I just havent yet because I've been trying to install XAMPP but keep running into problems with ...... :-) ..... yes ....... you ....... guessed it....................dependencies.


I also have been trying to add a load of codecs for mplayer to play rmvb files but my tar file was corrupted by my pen drive. Real annoying. So I've been distracted.

I would really like to know how to download the whole repositry. That would be handy. Work have the computers COMPLETELY locked down. I cant even format my pen drive - never mind install software. So an FTP program is out the window.

Internet Explorer times out every time I access an ftp site and its a totally terrible program for the job anyway. So all ftp directory listings are in basic html - hence I cannot drag and drop the files.

Reddazz - I understand the whole different OS = different way of life. I just assumed that common sense was a factor in some things. Linux was about for a long time before good internet connections came about - was it not? People had to make do without these installers(yum) back then.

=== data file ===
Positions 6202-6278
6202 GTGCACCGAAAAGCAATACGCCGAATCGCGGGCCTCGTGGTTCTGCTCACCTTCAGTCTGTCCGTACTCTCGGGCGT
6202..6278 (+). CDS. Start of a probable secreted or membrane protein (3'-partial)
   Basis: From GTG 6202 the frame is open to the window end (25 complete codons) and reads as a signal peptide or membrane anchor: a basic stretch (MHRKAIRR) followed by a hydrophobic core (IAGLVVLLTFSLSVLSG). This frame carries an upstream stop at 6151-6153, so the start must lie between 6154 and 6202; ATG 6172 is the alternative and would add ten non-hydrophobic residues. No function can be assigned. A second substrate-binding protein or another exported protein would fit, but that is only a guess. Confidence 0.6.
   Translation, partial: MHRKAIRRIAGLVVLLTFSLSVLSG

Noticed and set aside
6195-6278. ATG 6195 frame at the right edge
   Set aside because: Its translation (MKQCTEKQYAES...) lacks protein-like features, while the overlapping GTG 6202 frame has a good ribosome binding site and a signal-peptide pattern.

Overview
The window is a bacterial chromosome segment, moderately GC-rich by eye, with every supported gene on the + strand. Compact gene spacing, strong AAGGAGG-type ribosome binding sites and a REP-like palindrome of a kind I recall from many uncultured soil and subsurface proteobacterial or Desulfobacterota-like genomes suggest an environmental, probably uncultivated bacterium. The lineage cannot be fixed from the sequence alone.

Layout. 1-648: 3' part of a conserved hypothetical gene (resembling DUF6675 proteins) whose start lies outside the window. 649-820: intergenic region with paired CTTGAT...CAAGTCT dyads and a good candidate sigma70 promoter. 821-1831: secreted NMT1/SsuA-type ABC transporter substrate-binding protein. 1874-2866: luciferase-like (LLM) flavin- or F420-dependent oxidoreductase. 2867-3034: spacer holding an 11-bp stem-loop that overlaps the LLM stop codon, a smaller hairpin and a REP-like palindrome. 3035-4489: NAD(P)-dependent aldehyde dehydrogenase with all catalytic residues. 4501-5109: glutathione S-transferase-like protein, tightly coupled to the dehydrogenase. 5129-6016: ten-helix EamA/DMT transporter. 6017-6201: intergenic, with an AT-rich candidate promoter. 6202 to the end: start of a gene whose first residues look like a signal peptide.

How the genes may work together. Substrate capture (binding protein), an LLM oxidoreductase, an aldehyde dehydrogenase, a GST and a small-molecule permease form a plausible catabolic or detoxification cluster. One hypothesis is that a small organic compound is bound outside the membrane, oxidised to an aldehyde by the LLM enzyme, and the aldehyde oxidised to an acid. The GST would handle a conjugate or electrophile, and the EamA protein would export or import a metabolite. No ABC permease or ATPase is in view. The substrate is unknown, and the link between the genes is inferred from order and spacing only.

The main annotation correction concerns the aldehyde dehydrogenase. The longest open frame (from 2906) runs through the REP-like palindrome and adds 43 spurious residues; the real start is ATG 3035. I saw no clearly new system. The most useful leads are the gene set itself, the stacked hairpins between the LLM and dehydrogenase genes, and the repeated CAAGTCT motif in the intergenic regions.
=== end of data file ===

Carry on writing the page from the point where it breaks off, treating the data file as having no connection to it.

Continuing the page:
Old 10-28-2005, 11:25 AM   #30
reddazz
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Quote:
Reddazz - I understand the whole different OS = different way of life. I just assumed that common sense was a factor in some things. Linux was about for a long time before good internet connections came about - was it not? People had to make do without these installers(yum) back then.
I used Linux back in the days when package managers weren't the norm and if you were lucky enough to have a personal net connection its was dial up. Shared libraries were still used then and it was lot more painful to resolve dependencies because even if you found the right packages, the net connections were slow and not ideal for downloading big packages. Most people I know who used Linux then, got cheap CD's from Linux resellers and didn't download much stuff from the net. I used to ask myself the same questions that you are asking now but once you look at the whole picture you will notice that the way things are now, is the ideal way for programs to share libraries etc without turning distros into bloatware (due to big binaries and numerous versions of the same libs) and causing conflicts between packages. For example many packages rely on glibc, if each package shipped with its own version of glibc can you imagine how big a distro would be and there would be a lot of file conflicts between the various glibc packages. "As for whether common sense is a factor in these things", have you ever thought of how many talented opensource devs there are but non have changed the status quo? I am letting this rest because it seems we are going around in circles.